Byzantine hand-to-hand combat techniques can be searched in Old Russian or more precisely Church Slavonic or Old Church Slavonic manuscripts, because “Интерес к военной культуре Византии проявляли киевские князья, а затем русские военные теоретики вплоть до начала XVIII в., когда все основные военнотеоретические работы византийцев были переведены на русский язык. [Interest in the military culture of Byzantium was shown by the Kiev princes, and by the Russian military theorists until the beginning of the 18th century, when they translated all main military theoretical works of the Byzantines into Russian language.]” (Разин: История военного искусства [History of Military Art], Vol. 2, p. 249).Thus, Military treatises of the Byzantine could have been copied by others as mentioned above about the Kievan Rus.

One can observe that hand-to-hand battle with swords could not last long time, i.e. forever. One opponent is struck down at the end. Only careful training or luck helps be victorious. I would like to quote the following: “Единоборству друг против друга с использованием щитов и палок […]” i.e. [Fencing hand to hand against each other through use of shields and sticks] (Кучма: Стратегикон Маврикия [Strategikon of Maurice], p. 204). One can make a conclusion from the aforementioned that Byzantines could adapt to battle conditions through knowledge and practical necessity. Byzantines had to understand the limits of one’s strenght and victory or defeat in hand to hand battle. Here, I would like to give to paragraphs from Julius Caesar’s Book showing importans of fast reactions, short time to combat and battle shouts to inspire fear in the enemy:

“Varenus rushes on briskly with his sword and carries on the combat hand to hand, and having slain one man, for a short time drove back the rest: while he urges on too eagerly, slipping into a hollow, he fell. To him, in his turn, when

surrounded, Pulfio brings relief; and both having slain a great number, retreat into the fortifications amid the highest applause. Fortune so dealt with both in this rivalry and conflict, that the one competitor was a succor and a safeguard to the other, nor could it be determined which of the two appeared worthy of being preferred to the other.” (Julius Caesar: The Gallic Wars, Ch. 44, Book 5) [and]


“The shouts which were raised by the combatants in their rear […]” (Julius Caesar: The Gallic Wars, Ch. 84, Book 7).

And summarizing the battle shouts, I would like to give the following words that serve as a proof that they existed: “Что касается боевого клича, который иногда по обыкновению издается во время сражения, именно клича «С нами Бог!» [Concerning the Battle Cry, which is heard sometimes in battle, namely, – God with Us]” (Кучма: Стратегикон Маврикия [Strategikon of Maurice], p. 97).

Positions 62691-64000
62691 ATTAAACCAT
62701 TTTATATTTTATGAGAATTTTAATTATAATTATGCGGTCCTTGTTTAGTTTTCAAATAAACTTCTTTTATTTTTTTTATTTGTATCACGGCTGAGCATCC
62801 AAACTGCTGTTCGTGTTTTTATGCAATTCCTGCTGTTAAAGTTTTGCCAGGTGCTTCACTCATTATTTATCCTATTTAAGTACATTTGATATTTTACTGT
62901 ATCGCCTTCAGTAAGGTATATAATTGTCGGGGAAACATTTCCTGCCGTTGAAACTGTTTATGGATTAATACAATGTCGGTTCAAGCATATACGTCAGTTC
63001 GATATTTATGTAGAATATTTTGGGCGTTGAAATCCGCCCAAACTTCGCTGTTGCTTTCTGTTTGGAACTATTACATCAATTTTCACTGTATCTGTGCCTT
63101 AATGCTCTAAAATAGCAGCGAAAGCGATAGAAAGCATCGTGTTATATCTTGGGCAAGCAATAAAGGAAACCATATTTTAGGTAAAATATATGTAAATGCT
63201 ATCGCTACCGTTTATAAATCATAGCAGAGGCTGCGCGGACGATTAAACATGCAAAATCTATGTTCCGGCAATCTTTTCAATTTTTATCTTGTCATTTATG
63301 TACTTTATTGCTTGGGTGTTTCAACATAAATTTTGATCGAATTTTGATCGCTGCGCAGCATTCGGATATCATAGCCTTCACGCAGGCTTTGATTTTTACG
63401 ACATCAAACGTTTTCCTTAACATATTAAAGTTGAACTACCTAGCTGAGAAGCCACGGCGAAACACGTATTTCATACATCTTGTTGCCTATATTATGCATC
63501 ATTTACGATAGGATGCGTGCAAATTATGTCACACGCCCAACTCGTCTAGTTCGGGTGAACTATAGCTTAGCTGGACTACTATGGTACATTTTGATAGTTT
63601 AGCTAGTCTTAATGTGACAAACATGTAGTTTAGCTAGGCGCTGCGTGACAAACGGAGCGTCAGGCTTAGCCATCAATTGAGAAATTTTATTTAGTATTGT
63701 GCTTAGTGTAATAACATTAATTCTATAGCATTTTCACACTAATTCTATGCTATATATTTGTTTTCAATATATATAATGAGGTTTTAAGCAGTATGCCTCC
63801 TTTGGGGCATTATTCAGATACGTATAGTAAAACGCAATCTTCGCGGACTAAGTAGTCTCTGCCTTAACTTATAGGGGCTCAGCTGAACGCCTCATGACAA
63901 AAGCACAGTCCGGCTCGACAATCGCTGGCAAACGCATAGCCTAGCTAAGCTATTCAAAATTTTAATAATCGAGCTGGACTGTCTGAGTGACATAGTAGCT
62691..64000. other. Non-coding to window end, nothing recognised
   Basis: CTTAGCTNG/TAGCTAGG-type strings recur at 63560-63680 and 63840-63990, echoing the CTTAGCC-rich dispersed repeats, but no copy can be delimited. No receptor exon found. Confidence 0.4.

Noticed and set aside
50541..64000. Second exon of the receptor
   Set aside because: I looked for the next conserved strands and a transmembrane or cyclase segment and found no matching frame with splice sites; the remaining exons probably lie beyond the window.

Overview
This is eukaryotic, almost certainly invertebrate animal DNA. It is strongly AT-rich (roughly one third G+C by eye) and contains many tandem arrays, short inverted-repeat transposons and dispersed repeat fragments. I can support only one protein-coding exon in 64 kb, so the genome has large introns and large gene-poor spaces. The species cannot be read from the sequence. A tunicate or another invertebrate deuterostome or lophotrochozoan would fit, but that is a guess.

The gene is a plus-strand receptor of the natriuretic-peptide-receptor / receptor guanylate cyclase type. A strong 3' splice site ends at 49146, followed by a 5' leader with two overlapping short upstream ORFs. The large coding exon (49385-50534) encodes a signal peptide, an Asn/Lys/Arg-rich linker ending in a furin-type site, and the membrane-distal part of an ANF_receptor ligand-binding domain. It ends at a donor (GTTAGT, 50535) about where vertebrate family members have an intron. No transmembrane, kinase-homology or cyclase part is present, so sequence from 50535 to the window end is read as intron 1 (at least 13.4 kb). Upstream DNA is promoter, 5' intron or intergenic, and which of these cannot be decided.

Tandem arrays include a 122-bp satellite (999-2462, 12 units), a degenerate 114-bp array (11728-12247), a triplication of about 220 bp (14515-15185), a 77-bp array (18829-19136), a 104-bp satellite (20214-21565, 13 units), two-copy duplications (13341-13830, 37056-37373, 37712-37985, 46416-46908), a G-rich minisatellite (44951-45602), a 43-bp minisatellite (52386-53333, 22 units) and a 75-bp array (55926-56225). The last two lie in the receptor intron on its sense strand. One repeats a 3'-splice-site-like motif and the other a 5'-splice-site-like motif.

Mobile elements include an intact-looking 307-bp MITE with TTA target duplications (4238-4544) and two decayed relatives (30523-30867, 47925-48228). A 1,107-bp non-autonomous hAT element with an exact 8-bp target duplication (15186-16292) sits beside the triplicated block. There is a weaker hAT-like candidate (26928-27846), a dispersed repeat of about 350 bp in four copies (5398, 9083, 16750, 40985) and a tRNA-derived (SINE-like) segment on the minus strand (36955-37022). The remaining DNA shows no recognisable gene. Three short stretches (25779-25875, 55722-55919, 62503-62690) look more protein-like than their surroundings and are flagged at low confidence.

Byzantines also practiced combat training trough such activity as hunting: “В мирное же время охота для стратиотов необходима. [In peaceful time, hunting for Stratiotes is necessary]” (Кучма: Стратегикон Маврикия [Strategikon of Maurice], p. 83). Physical training and Intelligence played a role for the preparation of hand-to-hand combat: “людей трезвомыслящих, бдительных, быстрых и хорошо выглядящих [people with clear thought, careful, fast and well built” (Кучма: Стратегикон Маврикия [Strategikon of Maurice], p. 94). On the training, one can say the following: “Ведь полная победа заключается не в том, чтобы слегка отбросить врага и на этом остановиться, но и поражения не произойдет, если немного отойти, а затем снова повернуть назад. И поскольку итог военного противоборства знаменуется этими обоими показателями, необходимо сражаться так, чтобы познать их до конца. [After all, a complete victory is not to push the enemy slightly and stop at this, but there will be no defeat if you move away a little, and then turn back again. And since the outcome of the military confrontation is marked by these two indicators, it is necessary to fight so that they can be fully understood.]” (Кучма: Стратегикон Маврикия [Strategikon of Maurice], p. 111). As a result, these are some of the important elements, which could teach Byzantine soldiers in training.


  1. Conclusion.


All these facts from pre-Byzantine and Byzantine history stress how military discipline, philosophy, training, equipment and mentality play a role. In conclusion, Byzantine commanders most probably hid many details about the training, but these secrets were most probably stolen or taken and written in Byzantine enemies’ or admirers’ texts and some may lie in monasteries or safe heavens, which remain hidden. Archeology may help uncover more facts. However, the practical and living continuation preserved this valuable knowledge, which exists up to this day and this knowledge is recreated, for example, at Leontes Academy. Here, I would like to give as an Appendix some images of Byzantine armor and warriors. Summarizing the aforementioned, one can conclude that Byzantines believed in self-development through personal experience and observation, while guided by strict discipline, motivation and order. Byzantine warrior had to self learn through self imposed way of life of adaptable training in relation to his enemy by understanding the oppossite side and using its weakneses and his strenghts.


  1. Bybliography.

Haldon, J.: Byzantium At War. Ospfey Publishing Ltd., Oxford, England.

Holmes, W. G.: The Age of Justinian and Theodora. London: Gorge Bell and Sons 1907.

Julius Caesar. The Gallic Wars. Translated by W. A. McDevitte and W. S. Bohn, 1994‐2000, Daniel C. Stevenson, Web Atomics.

Laiou, A. E.: The Economic History of Byzantium: From the Seventh Through the Fifteenth Century. Volume 1. Dumbarton Oaks, 2008.

Oxford Dictionary of Byzantium. Ed.: Alice-Mary Talbot. 3 Vol.. New York/Oxford: Oxford University Press, 1991

Sun Tzu: The Art of War. Translated by L.Giles. London: Luzac, 1910.

Taktika of Leo VI. Ed.: John Duffy. Dumbarton Oaks Washingtoniae, D.C.: MMX.